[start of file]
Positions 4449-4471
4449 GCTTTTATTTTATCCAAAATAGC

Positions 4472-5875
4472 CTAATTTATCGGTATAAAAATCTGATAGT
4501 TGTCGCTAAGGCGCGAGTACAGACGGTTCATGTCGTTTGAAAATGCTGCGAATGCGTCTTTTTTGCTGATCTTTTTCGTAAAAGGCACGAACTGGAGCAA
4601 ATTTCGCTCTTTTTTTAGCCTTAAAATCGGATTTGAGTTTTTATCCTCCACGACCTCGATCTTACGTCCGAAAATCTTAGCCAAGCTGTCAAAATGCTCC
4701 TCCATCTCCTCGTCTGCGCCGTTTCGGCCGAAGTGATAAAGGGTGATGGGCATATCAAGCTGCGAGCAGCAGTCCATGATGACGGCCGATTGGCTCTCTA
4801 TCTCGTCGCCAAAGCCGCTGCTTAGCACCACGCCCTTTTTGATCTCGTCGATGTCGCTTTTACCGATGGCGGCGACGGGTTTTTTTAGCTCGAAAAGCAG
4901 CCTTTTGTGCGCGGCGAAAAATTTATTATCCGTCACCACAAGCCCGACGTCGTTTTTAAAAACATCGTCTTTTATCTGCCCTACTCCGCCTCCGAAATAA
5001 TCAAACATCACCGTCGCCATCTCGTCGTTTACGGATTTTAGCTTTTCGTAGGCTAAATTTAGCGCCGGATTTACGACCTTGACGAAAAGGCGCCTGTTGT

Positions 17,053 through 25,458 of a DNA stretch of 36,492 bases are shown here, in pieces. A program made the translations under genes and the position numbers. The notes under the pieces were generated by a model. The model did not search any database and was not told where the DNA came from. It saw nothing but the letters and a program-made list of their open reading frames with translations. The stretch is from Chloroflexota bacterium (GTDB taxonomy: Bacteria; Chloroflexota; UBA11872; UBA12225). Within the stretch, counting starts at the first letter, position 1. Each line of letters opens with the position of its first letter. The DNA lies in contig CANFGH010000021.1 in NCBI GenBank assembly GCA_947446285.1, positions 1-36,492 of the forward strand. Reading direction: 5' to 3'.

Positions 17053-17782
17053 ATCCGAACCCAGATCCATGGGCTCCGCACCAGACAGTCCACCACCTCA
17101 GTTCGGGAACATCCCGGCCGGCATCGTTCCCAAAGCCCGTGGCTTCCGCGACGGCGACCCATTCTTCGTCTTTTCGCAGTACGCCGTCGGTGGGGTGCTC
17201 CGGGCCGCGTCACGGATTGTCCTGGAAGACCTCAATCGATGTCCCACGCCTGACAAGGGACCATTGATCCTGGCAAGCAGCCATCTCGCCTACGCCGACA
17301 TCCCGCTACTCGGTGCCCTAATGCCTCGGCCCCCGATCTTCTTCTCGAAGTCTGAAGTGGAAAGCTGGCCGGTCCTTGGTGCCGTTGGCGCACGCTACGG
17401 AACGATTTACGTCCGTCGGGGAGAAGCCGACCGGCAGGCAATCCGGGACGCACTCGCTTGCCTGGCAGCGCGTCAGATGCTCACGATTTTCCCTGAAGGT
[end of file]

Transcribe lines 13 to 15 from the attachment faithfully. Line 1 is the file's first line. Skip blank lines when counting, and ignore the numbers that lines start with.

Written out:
17053 ATCCGAACCCAGATCCATGGGCTCCGCACCAGACAGTCCACCACCTCA
17101 GTTCGGGAACATCCCGGCCGGCATCGTTCCCAAAGCCCGTGGCTTCCGCGACGGCGACCCATTCTTCGTCTTTTCGCAGTACGCCGTCGGTGGGGTGCTC
17201 CGGGCCGCGTCACGGATTGTCCTGGAAGACCTCAATCGATGTCCCACGCCTGACAAGGGACCATTGATCCTGGCAAGCAGCCATCTCGCCTACGCCGACA